Arbo Honored for APAM Leadership and Service:
On December 12, 2008, the Faculty of the Department of Applied Physics and Applied Mathematics honored John C. Arbo for his dedicated leadership and service to the department. "Jack" (on the right in the photo) has been a cornerstone of the medical physics masters program from its beginning and has also contributed to the infrastructure of APAM in many ways over the years. As part of the celebration, Jack was presented a plaque that stated it was being presented as an "Expression of Appreciation for your Leadership in the Development and Nurturing of the Medical Physics Program and for Twenty Years of Service as an Instructor of Outstanding Quality and Dedication." (Dec. 12, 2008)

Nickoloff Wins Marvin M. D. Williams Award:
Ed Nickoloff, Professor of Radiology and member of the Medical Physics Faculty, received the Marvin M. D. Williams Award at the American College of Medical Physics annual meeting in Seattle on May 2, 2008 and was the keynote speaker at the Award Banquet. This award is the highest award given by the ACMP for Lifetime Professional Achievement in the field of medical physics. There have only been 19 other recipients of this award given by the ACMP. Only 2 other physicists who received this award were in Diagnostic Radiology; the other physicists were all in Radiation Oncology. He has been Chairman, Secretary and Board member of the ACMP and has served the medical physics community in many other ways. (Jun. 29, 2008)

Wuu Elected President of the Radiological and Medical Physics Society:
Prof. C. S. Wuu, the Co-director of Medical Physics Graduate Program, was elected President of the Radiological and Medical Physics Society of New York, Inc. (RAMPS). His term will begin in January 2009.
(Jun. 25, 2008)


Zaider Wins Edelman Award:
Dr. Marco Zaider, Senior Lecturer of Environmental Health Sciences at the Mailman School of Public Health and Attending Physicist of Medical Physics at Memorial Sloan-Kettering Cancer Center, and Dr. Eva K. Lee, Georgia Institute of Technology, received the Edelman Award for Achievement in Operations Research for work entitled “Operations Research Answers to Cancer Therapeutics.” They devised sophisticated optimization modeling and computational techniques to implement an intra-operative 3D treatment planning system for brachytherapy (the placement of radioactive “seeds” inside a tumor) that offers a safer and more reliable treatment. The work improves the survival rate of patients with prostate cancer, reduces the side effects of treatment, and reduces costs to the health care system. (Apr. 30, 2007)

Retirement Party for Prof. Thomas Marshall:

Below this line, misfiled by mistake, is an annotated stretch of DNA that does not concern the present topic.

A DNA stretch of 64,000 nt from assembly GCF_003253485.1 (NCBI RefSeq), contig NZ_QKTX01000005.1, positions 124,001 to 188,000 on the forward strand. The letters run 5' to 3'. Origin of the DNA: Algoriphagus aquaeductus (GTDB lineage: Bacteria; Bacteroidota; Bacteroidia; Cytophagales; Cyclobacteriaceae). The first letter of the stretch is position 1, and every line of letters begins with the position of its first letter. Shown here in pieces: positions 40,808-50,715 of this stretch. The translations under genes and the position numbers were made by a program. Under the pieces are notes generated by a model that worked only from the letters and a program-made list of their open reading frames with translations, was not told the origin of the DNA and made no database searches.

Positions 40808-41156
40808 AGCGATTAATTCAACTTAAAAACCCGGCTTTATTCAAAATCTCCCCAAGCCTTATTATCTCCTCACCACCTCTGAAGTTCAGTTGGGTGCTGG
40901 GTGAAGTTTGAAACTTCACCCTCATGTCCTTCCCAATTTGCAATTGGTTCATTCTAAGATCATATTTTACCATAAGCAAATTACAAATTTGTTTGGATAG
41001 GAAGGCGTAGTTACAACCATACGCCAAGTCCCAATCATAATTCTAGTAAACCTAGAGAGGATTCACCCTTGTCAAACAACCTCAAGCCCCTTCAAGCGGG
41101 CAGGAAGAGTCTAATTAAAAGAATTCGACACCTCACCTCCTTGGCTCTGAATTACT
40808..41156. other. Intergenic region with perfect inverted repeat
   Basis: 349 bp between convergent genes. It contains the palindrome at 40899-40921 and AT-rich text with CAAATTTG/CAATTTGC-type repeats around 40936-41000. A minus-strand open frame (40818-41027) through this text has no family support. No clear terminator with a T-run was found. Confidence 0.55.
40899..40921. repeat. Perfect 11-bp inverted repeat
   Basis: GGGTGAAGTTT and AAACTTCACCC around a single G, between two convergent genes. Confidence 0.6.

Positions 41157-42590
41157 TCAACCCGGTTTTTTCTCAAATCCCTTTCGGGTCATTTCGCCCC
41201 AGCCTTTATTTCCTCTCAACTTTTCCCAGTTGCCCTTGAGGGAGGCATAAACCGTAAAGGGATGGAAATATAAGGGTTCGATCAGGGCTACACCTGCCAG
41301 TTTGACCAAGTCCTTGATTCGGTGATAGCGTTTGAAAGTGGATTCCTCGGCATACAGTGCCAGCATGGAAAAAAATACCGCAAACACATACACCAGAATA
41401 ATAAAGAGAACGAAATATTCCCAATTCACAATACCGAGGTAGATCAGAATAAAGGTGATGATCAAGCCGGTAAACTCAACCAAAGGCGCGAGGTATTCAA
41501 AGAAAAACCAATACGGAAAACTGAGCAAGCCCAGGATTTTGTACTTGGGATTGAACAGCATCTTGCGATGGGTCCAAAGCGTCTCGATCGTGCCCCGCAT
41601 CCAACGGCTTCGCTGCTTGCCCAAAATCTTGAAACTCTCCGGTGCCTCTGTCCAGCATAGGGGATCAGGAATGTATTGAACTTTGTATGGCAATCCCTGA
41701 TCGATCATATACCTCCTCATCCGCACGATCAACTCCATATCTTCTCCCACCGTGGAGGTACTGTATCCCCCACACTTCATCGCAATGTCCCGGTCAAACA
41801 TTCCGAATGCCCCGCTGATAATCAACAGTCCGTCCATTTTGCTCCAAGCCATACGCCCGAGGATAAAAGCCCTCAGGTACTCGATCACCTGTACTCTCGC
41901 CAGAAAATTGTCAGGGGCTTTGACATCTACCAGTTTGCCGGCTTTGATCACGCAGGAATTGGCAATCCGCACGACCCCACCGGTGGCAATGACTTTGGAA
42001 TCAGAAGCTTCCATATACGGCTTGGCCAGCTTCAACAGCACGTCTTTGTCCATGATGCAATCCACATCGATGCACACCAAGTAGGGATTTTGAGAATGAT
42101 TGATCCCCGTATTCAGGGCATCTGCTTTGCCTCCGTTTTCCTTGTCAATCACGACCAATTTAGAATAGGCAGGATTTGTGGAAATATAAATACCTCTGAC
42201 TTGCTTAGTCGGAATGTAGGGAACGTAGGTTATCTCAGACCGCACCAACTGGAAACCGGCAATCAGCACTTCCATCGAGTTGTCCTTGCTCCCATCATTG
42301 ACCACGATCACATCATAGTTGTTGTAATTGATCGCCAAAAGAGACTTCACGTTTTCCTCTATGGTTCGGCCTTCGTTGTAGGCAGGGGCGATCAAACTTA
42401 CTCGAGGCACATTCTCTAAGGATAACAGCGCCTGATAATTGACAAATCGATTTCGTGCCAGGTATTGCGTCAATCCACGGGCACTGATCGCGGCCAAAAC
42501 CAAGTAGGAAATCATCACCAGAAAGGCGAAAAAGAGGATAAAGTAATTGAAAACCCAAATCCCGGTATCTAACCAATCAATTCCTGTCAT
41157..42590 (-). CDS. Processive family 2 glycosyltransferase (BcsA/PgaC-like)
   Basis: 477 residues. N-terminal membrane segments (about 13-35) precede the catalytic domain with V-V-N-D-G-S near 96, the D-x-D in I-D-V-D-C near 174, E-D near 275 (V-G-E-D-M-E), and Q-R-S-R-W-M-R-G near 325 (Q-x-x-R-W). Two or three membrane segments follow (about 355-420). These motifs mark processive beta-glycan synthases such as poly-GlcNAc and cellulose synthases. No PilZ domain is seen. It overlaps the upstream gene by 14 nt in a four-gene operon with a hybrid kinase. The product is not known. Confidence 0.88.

A dinner celebrating Prof. Thomas Marshall's retirement was held on April 7, 2006 at the Columbia Club of New York. Prof. Thomas C. Marshall received his PhD in physics from the University of Illinois in 1960 and joined Columbia University in 1962 as a professor in the Department of Electrical Engineering. He became a Professor of Engineering Science in 1970 and was a member of the Plasma Physics Committee where he launched ground breaking experimental research into the physics of plasmas, relativistic electron beams, and free electron lasers. Prof. Marshall was one of the nine founding faculty members of the Department in 1978, becoming one of Columbia’s first Professors of Applied Physics. He was awarded Columbia’s Great Teacher Award in 1995. During his forty-four years at Columbia University, he has supervised or co-supervised 44 doctoral students. During the past decade, Prof. Marshall was the dedicated faculty advisor to our students in the Medical Physics Program. Working with his students and colleague Prof. Perry Schlesinger, Prof. Marshall pioneered the development of free electron lasers (FEL), which have been shown to generate very large amounts of power, tunable in bands from the microwave to the visible spectrum and beyond. In the 1970’s, the first FEL in the Raman regime was demonstrated in Marshall’s Lab. Prof. Marshall’s research also included FEL photonics and led to the production of TW-level ultra-short pulses of radiation. In 1985, he published Free Electron Lasers, which provided the first integrated treatment of the operation and characterization of the free-electron laser. Between 1985-87, he served on the APS Study Group on the Science and Technology of Directed Energy Weapons. Called by many “the most important APS study ever done”, this study provided a clear technical assessment of the severe limitations of existing candidates for DEWs such as high intensity lasers and energetic particle beams. FEL physics has a close relationship with laser and accelerator physics, and his present research focus is innovation accelerator physics. In recent years, Marshall has been exploring new methods of accelerating particles using Brookhaven’s Accelerator Test Facility (ATF). In 1999, Marshall proposed the dielectric wake field accelerator. Working with his colleague, Jay Hirshfield, Tom Marshall continues his research at the ATF where he is establishing the fundamental physics of dielectric wake field acceleration. Although retiring from academic duties, Professor Emeritus T. C. Marshall will continue to apply his insights and pursue his remarkable discoveries in beam and accelerator physics. (Apr. 07, 2006)